Let's take your scenario for Team A and change one thing, instead of failing on 4th down at the 1, they kick a field goal and miss every time. Now the responsibility of the lost points is on the field goal unit, not the offensive unit. A field goal attempt from the 1 yard line is worth an average of 2.78 points, 93% success. Therefore on each drive the offense started with 2.93 points and ended with 2.78, they lost 0.15 points in value each drive, 1.8 points for the game. The field goal unit lost the other 33.36 points. The team still lost 35.16 points for the game, but the distribution is different because instead of the offense ending the drives, the special teams ended it.
So, if a team starts with 1st and 10 on the 20 yard line, and the first play is an 80 yard TD with made PA, there is a +5.4 to the offense? The QB and WR will each also bank +5.4
The next drive starts at the 20 yard line again, only this time, the first play is a rush for no gain, and the second play is an 80 yard TD. The offense again gets credited with a +5.4, only this time, the QB and WR will bank a number higher than 5.4 because the expected point total on the play they scored was lower 1.57, and the RB will have a negative?
The offense's point total is simply a reflection of actual points scored minus expected points based on starting points for all drives?
YOu guys are freaking sweet! Where do you get the data from? I like your system for sure, as it incorporates the other teams skill. This system completely excludes the other team and does a subjecive single team offensive analysis. If it doesn't make sense I'll clean it up, but see what you think.
I have been doing this calculation for a few years, and it has been fairly accurate on predicting the likelihood of winning or losing the given game.
for every third down play you engage in you are penalized, weighted by the number of yards to the opponent's endzone divided by 2 if you are less than halfway between where you took possession of the ball and the opponent's endzone. SO if you get to third and 1 and you are 35 yards from the midpoint, you are charged 3.5 points.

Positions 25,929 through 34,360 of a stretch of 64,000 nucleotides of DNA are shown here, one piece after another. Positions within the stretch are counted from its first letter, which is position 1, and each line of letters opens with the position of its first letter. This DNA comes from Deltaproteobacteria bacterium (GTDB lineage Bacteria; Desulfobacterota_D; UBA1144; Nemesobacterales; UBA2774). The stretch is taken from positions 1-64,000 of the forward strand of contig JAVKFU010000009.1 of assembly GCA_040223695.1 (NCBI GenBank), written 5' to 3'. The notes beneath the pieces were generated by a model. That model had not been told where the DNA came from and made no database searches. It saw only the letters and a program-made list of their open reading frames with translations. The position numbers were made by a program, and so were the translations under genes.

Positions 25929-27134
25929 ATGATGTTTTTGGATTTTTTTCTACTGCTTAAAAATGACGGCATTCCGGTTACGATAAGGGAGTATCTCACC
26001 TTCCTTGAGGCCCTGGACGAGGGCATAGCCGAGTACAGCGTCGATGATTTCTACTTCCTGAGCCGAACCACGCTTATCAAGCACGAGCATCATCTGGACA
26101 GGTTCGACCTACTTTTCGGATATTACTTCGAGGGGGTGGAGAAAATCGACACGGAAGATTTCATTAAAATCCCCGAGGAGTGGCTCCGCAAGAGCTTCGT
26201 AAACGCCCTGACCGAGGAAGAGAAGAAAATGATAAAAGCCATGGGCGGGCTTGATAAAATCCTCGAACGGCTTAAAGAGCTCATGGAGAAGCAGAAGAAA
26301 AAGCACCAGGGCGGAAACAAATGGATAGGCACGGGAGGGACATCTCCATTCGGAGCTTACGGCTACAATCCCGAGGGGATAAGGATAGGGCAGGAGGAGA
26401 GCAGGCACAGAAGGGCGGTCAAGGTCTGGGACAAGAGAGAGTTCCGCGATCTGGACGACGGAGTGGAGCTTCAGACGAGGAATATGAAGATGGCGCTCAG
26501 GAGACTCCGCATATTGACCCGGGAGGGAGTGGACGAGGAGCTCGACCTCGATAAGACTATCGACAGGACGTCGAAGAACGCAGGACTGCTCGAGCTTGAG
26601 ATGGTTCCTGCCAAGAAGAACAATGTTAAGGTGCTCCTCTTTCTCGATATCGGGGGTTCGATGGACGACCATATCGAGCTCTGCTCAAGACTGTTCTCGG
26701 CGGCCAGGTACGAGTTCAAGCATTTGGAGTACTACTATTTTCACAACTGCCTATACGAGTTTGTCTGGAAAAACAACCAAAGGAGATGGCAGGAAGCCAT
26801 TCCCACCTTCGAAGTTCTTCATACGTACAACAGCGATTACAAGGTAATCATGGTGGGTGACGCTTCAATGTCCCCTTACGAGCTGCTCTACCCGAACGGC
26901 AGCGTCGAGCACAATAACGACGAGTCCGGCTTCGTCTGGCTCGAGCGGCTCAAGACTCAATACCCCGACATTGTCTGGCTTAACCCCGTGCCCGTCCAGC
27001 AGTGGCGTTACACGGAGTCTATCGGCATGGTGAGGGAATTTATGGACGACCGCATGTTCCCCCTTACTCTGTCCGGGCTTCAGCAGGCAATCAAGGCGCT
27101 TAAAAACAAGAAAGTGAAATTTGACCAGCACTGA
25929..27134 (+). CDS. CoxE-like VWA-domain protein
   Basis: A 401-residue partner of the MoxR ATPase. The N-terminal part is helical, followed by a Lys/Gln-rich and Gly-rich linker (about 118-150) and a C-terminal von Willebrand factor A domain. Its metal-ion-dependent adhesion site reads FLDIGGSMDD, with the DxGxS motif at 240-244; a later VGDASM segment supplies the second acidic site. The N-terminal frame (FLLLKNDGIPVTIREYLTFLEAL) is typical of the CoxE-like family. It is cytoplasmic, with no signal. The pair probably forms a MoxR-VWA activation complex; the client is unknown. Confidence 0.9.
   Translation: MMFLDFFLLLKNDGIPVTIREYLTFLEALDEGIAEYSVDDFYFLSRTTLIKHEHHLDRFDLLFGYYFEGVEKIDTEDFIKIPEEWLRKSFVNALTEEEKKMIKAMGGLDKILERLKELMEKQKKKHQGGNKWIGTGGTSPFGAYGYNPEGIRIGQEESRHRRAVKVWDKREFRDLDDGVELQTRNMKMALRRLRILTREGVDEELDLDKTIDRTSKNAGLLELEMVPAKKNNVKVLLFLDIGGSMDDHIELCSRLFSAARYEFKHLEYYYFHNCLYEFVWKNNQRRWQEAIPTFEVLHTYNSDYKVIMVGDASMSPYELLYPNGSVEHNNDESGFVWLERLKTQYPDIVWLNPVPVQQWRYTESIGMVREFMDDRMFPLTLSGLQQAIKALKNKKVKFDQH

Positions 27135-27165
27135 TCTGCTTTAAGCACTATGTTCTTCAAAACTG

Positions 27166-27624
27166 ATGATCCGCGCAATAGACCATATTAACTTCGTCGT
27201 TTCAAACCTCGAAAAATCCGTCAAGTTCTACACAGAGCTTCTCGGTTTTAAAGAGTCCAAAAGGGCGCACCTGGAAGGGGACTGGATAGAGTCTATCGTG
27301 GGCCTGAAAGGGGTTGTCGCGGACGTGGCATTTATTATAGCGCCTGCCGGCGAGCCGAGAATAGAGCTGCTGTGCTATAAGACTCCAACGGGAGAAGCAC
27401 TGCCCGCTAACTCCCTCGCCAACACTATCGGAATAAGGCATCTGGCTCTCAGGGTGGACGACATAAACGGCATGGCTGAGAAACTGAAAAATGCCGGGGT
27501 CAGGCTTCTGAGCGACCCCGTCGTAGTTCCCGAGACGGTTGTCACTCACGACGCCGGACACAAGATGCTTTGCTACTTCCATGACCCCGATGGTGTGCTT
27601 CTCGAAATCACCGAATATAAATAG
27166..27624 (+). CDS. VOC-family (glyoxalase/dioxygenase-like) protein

SO each third down should be penalized like this. (yards to endzone) * 0.5 if we are not across the midpoint to the endzone when third down occurs, and if we are across the midpoint, .05 for each third down, reduced by successful fourth down conversions.
So 4 points at the 20, 3.5 at the 30, 3 at the 40, 2.75 at the 45, and 2.5 at the 50. Thereafter, we only add 0.5 for each third down play where the offense either has to kick a field goal or punt. If we go for it on fourth down, the 0.5 penalty from third down is subtracted from the penalty, regadless of success.
THe goal is to break even at 0 at the end of the game.
SO if on your first drive, you get the ball at the 20, and face third down prior to getting to the 30, 4 points. Imagine then that we convert on third down. THe 4 points stays. Thereafter, we have a 3rd down on the 40, so we are charged 3 points. If we convert that third down, but do not make it past the 50 before the next third down, 2.5 points. SO 9.5 total, even assuming we convert that third third down. Two more third downs inside the 50 would give us 1 point more, so a total of 10.5. If we score a touchdown, we offset it with our penalty points, if we don't score a touchdown, we reduce the penalty points by the number of converted third downs on the drive. So on this drive if we didn't score we would have 5.5 penalty points. If the next drive saw no third downs prior to the midway point and there were no turnovers and we scored then we would be at -1.5.
Ultimately then at the end of the game we would want to be at or close to a penalty point number that was at least 7 less than our actual point total.
I think this way now because this, in my opinion, is how you approach the game when you have a team that mostly loses because they beat themselves. I would simply focus on execution and what we're doing on offense, without regard to what the other team is going to bring. When this offense comes of age next year, they are going to go undefeated. We got Lewan and Schofield, Molk back, and all sorts of team speed.